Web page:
The UK gambling industry had a tumultuous 2019. After years of uninterrupted growth, gross gaming yield (the amount bookies and casinos win, minus what they payout to customers) fell by 0.3% – and that was before the infamous FOBT legal changes. Merger mania, concerns over problem gambling, and an almighty ruckus between the UK government and the country’s gambling regulator capped an eventful year.
Here are the biggest news stories we followed in 2019.
Bet Bright sells up to 888 (March 4th)
888 group bought Irish-based bookmaker Bet Bright at the beginning of March. Of course, mergers in the gambling industry are a common occurrence, but this case was a little different.
For a start, the purchase price of just £15m was shockingly low. After all, investors had had to pump a cool £60m into the company since 2013. This deal looked like a forced sale and was perhaps the first warning sign of oversaturation in the UK gambling market.
Even worse for customers, it turned out that 888 only wanted Bet Bright’s proprietary sportsbook platform and had no interest in taking over the actual customer base. Bet Bright announced that their entire book would be wound up, with all outstanding ante-post bets declared void and to be refunded.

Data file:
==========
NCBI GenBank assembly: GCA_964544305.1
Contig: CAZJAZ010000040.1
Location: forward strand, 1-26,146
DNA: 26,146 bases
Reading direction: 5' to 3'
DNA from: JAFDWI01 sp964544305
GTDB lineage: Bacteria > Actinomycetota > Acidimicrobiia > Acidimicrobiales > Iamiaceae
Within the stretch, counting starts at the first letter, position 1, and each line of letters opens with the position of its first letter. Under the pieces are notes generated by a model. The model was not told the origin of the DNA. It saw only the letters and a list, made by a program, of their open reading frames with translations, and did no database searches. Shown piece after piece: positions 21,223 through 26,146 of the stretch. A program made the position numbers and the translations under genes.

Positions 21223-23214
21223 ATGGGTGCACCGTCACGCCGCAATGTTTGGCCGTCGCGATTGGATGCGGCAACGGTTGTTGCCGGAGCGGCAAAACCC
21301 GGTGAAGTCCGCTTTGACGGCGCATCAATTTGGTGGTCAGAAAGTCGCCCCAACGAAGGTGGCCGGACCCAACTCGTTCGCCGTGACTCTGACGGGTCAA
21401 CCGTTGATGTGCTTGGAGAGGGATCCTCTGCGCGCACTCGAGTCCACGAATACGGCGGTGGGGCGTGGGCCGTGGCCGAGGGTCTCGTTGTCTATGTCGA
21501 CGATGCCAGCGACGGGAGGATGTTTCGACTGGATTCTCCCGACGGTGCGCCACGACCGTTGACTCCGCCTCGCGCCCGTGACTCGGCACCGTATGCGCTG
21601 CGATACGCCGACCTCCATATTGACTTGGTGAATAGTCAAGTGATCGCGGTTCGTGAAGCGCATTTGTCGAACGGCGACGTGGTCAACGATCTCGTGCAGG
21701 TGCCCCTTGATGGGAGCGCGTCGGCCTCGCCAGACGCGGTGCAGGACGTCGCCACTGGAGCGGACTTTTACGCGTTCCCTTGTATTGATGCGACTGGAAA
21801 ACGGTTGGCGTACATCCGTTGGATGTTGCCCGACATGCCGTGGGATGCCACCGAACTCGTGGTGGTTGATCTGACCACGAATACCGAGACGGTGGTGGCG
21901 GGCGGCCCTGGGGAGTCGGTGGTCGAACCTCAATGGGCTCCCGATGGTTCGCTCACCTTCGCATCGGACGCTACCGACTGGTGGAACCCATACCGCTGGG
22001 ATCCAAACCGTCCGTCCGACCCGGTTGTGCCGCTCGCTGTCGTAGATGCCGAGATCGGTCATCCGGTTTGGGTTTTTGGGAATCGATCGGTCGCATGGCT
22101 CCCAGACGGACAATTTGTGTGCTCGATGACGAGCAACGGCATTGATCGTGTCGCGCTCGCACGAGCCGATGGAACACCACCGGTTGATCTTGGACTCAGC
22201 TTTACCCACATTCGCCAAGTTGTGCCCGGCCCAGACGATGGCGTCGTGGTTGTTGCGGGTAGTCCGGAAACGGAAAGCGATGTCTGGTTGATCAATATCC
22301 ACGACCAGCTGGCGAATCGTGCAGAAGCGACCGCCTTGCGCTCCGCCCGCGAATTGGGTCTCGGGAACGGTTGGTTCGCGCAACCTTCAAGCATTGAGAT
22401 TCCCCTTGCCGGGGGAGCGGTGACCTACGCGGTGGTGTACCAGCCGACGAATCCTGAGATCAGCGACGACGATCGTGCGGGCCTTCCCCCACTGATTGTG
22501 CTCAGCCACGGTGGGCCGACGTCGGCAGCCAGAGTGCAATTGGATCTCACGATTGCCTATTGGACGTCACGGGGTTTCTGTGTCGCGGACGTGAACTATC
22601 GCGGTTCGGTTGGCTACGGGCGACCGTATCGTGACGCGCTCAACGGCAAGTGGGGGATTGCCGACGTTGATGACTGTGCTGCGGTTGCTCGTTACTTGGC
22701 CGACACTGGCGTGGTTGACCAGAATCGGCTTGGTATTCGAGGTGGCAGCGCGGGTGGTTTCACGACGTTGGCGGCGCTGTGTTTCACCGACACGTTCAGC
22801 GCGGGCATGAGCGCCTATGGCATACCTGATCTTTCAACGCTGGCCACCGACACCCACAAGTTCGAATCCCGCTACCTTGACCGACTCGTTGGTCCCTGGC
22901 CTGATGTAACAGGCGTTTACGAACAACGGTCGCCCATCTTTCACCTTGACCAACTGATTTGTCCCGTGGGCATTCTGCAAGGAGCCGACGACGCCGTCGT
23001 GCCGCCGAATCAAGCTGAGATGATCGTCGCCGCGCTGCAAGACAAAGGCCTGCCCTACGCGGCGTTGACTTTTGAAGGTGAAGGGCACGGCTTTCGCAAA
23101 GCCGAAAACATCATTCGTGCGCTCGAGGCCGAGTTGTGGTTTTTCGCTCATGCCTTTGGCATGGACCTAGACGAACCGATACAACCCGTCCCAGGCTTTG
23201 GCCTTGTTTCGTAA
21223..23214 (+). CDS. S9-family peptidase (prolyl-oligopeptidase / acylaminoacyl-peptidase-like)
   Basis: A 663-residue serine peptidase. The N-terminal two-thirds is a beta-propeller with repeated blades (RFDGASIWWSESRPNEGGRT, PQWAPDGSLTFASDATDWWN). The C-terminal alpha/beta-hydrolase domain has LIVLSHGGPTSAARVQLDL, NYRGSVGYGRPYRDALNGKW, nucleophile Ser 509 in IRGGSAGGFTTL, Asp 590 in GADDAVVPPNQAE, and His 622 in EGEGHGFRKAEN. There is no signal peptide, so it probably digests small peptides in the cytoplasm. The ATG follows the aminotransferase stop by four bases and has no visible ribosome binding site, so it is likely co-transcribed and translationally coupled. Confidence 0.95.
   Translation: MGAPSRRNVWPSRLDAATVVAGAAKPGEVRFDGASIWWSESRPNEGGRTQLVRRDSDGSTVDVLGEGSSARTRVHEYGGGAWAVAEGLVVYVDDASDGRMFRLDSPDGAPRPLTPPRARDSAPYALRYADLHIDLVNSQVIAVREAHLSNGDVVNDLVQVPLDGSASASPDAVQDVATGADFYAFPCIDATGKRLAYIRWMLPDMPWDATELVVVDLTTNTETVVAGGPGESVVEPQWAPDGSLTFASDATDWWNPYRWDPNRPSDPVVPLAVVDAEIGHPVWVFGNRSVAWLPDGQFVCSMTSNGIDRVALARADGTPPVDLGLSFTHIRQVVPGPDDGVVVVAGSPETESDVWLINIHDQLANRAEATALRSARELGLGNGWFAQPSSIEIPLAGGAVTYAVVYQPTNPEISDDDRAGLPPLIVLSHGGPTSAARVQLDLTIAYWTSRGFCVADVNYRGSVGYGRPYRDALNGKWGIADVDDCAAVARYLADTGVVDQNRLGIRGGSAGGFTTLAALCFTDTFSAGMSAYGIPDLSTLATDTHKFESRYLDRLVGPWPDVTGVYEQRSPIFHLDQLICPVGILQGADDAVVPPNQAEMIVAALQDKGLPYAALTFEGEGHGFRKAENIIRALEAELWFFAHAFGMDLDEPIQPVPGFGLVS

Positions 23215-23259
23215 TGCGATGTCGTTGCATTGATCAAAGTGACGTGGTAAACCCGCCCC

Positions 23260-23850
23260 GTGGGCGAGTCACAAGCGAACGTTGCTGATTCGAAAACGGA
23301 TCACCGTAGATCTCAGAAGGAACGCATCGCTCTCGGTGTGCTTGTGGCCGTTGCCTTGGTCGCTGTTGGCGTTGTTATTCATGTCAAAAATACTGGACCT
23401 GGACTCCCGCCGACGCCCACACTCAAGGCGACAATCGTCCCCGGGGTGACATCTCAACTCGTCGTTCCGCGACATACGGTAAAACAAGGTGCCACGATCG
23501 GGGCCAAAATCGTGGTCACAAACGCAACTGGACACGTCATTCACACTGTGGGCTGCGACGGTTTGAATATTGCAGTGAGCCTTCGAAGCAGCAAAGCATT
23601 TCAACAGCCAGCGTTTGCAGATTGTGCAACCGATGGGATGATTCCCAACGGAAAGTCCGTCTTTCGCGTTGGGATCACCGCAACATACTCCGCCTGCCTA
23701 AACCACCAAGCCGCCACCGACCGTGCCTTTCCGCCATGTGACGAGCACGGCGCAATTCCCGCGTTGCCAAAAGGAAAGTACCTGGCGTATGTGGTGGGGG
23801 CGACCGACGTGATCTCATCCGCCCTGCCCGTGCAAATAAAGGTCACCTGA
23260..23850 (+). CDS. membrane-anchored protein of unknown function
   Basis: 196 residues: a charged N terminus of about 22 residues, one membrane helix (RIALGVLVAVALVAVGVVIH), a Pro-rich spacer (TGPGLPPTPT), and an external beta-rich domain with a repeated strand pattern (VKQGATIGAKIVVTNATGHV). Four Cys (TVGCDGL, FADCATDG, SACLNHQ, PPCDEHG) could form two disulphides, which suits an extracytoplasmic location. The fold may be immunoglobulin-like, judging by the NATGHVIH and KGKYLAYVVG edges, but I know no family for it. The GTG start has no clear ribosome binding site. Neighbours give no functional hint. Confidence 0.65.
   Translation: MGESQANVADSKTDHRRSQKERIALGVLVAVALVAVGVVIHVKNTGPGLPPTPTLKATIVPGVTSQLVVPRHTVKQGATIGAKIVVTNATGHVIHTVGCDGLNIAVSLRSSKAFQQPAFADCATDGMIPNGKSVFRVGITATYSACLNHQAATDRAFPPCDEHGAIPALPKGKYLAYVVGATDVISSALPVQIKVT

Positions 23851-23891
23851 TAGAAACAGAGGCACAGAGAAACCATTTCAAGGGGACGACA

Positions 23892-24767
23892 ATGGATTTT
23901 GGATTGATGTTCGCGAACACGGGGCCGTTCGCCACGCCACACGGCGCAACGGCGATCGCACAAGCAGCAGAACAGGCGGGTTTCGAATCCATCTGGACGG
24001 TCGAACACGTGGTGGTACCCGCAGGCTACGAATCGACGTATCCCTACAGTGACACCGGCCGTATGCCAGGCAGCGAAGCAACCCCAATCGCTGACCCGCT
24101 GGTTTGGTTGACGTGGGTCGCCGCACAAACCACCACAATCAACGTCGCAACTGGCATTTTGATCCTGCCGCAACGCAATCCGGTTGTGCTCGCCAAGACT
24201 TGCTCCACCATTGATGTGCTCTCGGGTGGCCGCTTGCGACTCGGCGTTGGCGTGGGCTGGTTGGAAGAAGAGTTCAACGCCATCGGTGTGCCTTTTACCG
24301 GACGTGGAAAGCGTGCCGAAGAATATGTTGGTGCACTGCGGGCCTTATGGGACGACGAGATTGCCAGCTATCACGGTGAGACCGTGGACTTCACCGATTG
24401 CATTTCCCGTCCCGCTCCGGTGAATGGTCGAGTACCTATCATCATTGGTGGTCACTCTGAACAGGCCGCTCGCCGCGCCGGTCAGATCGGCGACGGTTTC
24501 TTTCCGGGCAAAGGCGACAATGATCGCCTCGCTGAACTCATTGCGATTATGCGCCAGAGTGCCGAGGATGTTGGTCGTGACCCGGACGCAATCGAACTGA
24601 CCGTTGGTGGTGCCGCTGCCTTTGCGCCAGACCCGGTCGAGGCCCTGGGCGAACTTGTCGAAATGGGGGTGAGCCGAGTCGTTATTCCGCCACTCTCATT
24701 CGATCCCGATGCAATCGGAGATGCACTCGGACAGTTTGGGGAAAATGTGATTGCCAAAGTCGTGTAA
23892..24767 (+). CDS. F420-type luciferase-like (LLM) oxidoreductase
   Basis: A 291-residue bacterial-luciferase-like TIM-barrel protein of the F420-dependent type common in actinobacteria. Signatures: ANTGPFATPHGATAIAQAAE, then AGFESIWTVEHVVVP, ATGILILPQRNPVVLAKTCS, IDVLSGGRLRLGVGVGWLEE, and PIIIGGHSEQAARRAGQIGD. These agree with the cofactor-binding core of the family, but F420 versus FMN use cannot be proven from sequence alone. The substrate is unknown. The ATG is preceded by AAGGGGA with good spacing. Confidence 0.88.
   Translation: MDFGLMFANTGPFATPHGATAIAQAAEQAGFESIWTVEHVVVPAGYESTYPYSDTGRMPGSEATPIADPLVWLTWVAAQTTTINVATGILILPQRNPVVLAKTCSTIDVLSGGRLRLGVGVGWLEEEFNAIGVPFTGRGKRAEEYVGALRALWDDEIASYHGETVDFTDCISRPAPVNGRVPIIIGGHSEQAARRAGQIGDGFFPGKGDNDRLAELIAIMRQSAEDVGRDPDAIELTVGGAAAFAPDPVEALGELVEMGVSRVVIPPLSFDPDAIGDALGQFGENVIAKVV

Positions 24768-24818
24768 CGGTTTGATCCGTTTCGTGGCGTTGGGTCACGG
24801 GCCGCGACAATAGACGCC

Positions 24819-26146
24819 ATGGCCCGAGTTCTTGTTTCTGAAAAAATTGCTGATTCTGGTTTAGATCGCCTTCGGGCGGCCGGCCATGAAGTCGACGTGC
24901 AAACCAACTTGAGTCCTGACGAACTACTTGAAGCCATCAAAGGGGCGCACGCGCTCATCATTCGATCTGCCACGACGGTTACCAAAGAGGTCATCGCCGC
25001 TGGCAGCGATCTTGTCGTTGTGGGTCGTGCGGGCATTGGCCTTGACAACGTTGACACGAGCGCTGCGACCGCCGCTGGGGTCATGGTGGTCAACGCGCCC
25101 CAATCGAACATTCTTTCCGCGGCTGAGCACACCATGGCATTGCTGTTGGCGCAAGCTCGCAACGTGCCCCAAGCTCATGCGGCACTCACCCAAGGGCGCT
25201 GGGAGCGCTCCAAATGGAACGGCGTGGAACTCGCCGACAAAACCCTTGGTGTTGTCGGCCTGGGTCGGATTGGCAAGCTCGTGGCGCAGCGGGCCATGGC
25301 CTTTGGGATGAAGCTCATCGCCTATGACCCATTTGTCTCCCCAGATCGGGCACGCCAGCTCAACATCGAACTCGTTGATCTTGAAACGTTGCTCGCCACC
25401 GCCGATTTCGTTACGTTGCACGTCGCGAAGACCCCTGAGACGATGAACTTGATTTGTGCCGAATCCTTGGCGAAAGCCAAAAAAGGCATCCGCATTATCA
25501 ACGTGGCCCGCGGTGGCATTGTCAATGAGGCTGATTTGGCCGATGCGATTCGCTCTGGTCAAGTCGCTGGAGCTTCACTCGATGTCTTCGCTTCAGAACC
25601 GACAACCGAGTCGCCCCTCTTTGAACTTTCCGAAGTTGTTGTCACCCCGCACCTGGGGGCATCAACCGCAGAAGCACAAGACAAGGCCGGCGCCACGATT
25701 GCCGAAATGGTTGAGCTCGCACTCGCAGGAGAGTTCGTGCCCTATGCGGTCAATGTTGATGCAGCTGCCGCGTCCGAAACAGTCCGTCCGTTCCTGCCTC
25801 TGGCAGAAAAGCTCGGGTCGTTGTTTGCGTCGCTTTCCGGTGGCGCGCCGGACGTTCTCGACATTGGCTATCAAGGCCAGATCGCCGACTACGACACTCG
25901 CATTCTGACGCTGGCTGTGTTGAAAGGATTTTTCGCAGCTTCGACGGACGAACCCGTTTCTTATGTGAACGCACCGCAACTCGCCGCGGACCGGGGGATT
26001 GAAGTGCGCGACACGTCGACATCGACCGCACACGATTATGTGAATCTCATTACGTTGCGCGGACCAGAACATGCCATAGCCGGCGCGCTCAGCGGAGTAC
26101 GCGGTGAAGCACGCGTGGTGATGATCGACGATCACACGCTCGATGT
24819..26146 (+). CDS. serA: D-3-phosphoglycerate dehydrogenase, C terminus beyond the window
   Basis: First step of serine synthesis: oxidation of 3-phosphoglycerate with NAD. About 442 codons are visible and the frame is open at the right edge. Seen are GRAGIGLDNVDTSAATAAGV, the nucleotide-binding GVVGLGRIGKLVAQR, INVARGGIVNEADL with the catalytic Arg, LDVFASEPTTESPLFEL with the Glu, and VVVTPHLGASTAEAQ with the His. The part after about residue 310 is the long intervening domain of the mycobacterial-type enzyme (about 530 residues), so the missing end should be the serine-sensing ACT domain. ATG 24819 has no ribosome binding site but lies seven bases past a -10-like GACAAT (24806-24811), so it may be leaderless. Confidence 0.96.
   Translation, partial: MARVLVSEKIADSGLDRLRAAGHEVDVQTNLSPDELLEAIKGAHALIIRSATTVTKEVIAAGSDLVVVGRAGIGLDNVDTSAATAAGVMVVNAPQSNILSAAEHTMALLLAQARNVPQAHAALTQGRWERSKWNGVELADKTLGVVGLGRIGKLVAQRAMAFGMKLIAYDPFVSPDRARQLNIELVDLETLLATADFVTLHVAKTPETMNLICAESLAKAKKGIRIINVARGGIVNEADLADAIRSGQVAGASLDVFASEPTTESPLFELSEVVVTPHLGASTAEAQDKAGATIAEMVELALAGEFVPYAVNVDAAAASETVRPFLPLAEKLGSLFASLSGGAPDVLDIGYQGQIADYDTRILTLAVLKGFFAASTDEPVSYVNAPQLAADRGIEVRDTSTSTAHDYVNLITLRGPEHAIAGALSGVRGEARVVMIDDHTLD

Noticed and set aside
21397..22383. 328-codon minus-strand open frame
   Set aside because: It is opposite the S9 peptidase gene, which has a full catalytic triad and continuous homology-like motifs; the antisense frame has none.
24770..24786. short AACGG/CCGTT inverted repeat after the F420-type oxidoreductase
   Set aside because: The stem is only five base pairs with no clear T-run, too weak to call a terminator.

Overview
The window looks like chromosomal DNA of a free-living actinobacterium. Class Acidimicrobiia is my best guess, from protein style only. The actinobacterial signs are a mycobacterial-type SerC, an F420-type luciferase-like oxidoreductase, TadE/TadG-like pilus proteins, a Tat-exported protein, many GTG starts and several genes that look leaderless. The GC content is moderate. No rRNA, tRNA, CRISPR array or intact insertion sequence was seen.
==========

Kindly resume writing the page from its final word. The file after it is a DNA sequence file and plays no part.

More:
Understandably, this decision caused an outcry amongst punters. One stood to gain tens of thousands of pounds betting on the winners of the English Championship, as well as Leagues One and Two. Disappointingly, the UK Gambling Commission (UKGC) declared itself satisfied with the situation, and that no action would be taken.
Fortunately, this story had a happy ending. At the end of March, Bet Victor offered to take over Bet Bright’s customer base, along with their outstanding bets. Everyone walked away happy, but the UKGC’s lax attitude to gamblers’ rights would end up biting them in the proverbial later in the year.
£2 maximum stakes are introduced on FOBT’s (April 1st)
The popularity of Fixed Odds Betting Terminals (FOBT’s) had been behind the huge growth in bookie outlets on British high streets since their introduction in 1999. These machines had been dubbed the ‘crack cocaine of gambling’. Maximum stakes of £100 per spin were leading to customers losing thousands of pounds within minutes – and shop staff were often guilty of letting vulnerable punters play way past their limits.